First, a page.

There may be little difference favouring less oxygen extraction during isolette times but maybe that isn’t such a good thing? Could it be that the small statistical difference in oxygen extraction is because the brain is more active in laying down tracks and making connections? Totally speculative on my part but all that extra quiet sleep has got to be good for something.
To answer the question of this post in the title I think the answer is a resounding yes for the more stable infant. What we don’t know at the moment except from anecdotal reports of babies doing better in SSC when really sick is whether on average critically ill babies will be better off in SSC. I suspect the answer is that some will and some won’t. While we like to keep things simple and have a one size fits all answer for most of our questions in the NICU, this one may not be so simple. For now I think we keep promoting SSC for even our sick patients but need to be honest with ourselves and when a patient just isn’t ready for the handling admit it and try again when more stable. For the more stable patient though I think giving more time for neurons to find other neurons and make new connections is a good thing to pursue!
Caffeine seems to be good for preterm infants. We know that it reduces the frequency of apnea in the this population and moreover facilitates weaning off the ventilator in a shorter time frame than if one never received it at all. The earlier you give it also seems to make a difference as shown in the Cochrane review on prophylactic caffeine. When given in such a fashion the chances of successful extubation increase. Less time on the ventilator not surprisingly leads to less chronic lung disease which is also a good thing.
I have written about caffeine more than once though so why is this post different? The question now seems to be how much caffeine is enough to get the best outcomes for our infants. Last month I wrote about the fact that as the half life of caffeine in the growing preterm infant shortens, our strategy in the NICU might be to change the dosing of caffeine as the patient ages. Some time ago though I wrote about the use of higher doses of caffeine and in the study analyzed warned that there had been a finding of increased cerebellar hemorrhage in the group randomized to receive the higher dosing. I don’t know about where you work but we are starting to see a trend towards using higher caffeine base dosing above 5 mg/kg/d. Essentially, we are at times “titrating to effect” with dosing being as high as 8-10 mg/kg/d of caffeine base.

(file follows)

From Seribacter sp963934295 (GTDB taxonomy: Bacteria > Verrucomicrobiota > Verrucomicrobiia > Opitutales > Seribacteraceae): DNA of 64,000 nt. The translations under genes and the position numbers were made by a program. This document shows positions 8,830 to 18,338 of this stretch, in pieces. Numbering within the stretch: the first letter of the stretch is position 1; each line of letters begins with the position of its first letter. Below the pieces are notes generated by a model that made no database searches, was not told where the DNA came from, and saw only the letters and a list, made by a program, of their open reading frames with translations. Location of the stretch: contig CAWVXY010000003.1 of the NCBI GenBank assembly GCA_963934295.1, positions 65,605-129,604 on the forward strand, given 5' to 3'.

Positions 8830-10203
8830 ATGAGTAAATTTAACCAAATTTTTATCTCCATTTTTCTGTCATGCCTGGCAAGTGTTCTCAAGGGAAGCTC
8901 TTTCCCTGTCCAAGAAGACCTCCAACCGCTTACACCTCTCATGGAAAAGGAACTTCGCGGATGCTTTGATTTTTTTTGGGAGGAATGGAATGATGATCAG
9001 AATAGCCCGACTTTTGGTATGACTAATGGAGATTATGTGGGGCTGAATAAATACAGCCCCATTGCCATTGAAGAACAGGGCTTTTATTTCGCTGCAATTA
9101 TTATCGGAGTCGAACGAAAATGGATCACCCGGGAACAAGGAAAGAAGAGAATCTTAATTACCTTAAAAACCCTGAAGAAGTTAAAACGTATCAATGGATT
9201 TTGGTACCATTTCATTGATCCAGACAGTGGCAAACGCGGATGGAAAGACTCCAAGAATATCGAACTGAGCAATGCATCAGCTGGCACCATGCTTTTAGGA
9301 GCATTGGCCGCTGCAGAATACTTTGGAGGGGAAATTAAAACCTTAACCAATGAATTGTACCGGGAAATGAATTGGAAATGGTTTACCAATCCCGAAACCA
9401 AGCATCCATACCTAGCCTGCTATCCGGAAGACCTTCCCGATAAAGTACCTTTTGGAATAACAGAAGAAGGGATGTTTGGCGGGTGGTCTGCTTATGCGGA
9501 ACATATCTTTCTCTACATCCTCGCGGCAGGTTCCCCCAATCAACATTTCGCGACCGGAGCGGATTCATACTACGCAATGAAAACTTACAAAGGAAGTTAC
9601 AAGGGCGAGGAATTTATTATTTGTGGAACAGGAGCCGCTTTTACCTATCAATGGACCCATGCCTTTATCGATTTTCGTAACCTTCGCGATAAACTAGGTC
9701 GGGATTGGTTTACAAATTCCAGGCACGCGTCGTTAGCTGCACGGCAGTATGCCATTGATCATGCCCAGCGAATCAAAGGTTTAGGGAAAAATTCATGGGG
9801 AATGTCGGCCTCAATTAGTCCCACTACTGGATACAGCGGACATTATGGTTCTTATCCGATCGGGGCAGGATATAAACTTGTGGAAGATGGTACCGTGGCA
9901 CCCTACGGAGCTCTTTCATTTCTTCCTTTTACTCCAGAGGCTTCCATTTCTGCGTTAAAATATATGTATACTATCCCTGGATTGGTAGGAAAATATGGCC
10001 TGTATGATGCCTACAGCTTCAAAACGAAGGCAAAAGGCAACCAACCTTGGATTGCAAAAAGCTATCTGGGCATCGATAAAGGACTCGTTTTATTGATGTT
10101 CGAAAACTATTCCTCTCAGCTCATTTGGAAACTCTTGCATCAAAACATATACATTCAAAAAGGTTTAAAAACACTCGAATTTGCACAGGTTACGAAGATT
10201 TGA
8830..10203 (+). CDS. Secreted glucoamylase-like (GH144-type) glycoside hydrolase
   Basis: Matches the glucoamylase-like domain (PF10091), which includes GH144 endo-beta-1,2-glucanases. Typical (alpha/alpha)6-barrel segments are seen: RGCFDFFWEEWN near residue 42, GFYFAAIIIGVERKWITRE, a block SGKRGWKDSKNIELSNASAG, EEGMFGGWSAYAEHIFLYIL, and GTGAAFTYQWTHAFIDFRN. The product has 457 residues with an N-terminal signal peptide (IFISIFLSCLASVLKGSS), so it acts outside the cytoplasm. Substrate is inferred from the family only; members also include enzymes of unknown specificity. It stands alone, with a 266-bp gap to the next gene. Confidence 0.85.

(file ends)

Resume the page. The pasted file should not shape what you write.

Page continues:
Does it work to improve meaningful outcomes?
This month Vliegenthart R et al published a systematic review of all RCTs that compared a high vs low dosing strategy for caffeine in infants under 32 weeks at birth; High versus standard dose caffeine for apnoea: a systematic review. All told there were 6 studies that met the criteria for inclusion. Low dosing (all in caffeine base) was considered to be 5- 15 mg/kg with a maintenance dose of 2.5 mg/kg to 5 mg/kg. High dosing was a load of 5 mg/kg to 40 mg/kg with a maintenance of 2.5 mg/kg to 15 mg/kg. The variability in the dosing (some of which I would not consider high at all) makes the quality of the included studies questionable so a word of warning that the results may not truly be “high” vs “low” but rather “inconsistently high” vs. “inconsistently low”.
The results though may show some interesting findings that I think provide some reassurance that higher dosing can allow us to sleep at night.
On the positive front, while there was no benefit to BPD and mortality at 36 weeks PMA they did find if they looked only at those babies who were treated with caffeine greater than 14 days there was a statistically significant difference in both reduction of BPD and decreased risk of BPD and mortality. This makes quite a bit of sense if you think about it for a moment. If we know that caffeine improves the chances of successful extubation and we also know it reduces apnea, then who might be on caffeine for less than 2 weeks? The most stable of babies I would expect! These babies were all < 32 weeks at birth. What the review suggests is that those babies who needed caffeine for longer durations benefit the most from the higher dose. I think I can buy that.